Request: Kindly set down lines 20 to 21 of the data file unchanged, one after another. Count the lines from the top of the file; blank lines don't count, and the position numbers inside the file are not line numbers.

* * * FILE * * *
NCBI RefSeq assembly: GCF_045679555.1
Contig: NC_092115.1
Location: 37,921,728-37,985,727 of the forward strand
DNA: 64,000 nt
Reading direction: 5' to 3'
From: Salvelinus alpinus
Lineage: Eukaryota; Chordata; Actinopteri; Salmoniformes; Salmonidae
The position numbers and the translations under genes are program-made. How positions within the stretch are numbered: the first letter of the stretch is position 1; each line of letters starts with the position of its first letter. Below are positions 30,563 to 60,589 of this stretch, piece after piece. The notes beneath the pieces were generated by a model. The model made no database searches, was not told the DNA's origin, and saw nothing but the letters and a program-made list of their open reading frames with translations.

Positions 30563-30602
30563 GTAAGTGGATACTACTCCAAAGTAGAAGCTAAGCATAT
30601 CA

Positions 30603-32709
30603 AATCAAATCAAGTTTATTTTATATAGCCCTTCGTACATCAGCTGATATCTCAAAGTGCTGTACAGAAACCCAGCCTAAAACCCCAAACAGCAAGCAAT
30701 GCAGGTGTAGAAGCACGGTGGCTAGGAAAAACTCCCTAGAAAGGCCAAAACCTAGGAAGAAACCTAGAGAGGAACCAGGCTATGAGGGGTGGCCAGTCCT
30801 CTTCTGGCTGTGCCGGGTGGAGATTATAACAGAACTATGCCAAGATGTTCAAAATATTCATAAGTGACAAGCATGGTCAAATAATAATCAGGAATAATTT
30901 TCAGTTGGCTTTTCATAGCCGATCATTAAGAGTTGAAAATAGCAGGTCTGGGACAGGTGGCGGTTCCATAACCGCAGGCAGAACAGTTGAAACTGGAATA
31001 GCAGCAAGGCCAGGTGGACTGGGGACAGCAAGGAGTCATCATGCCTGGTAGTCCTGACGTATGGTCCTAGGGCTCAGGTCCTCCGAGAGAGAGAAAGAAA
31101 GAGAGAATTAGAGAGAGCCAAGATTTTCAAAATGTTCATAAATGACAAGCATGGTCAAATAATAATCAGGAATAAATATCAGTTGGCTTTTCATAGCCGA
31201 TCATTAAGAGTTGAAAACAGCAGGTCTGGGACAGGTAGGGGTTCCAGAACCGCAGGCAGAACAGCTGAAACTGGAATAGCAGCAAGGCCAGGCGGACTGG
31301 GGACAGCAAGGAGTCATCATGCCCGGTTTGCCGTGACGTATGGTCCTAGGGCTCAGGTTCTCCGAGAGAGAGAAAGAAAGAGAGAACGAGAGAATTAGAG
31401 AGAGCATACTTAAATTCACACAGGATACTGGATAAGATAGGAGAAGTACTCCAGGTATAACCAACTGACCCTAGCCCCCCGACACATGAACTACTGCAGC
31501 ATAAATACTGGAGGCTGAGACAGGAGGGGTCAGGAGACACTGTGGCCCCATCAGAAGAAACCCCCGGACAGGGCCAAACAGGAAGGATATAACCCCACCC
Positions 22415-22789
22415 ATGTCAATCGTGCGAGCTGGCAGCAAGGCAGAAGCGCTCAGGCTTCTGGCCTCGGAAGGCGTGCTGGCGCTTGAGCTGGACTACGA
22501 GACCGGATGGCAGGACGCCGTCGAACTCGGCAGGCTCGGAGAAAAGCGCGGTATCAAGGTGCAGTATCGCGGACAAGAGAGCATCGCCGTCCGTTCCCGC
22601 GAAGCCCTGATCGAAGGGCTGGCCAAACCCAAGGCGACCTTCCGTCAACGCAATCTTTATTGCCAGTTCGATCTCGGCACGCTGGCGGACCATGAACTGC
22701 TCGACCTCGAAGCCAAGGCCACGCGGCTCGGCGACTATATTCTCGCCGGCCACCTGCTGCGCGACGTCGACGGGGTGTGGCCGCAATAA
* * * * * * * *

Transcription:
31301 GGACAGCAAGGAGTCATCATGCCCGGTTTGCCGTGACGTATGGTCCTAGGGCTCAGGTTCTCCGAGAGAGAGAAAGAAAGAGAGAACGAGAGAATTAGAG
31401 AGAGCATACTTAAATTCACACAGGATACTGGATAAGATAGGAGAAGTACTCCAGGTATAACCAACTGACCCTAGCCCCCCGACACATGAACTACTGCAGC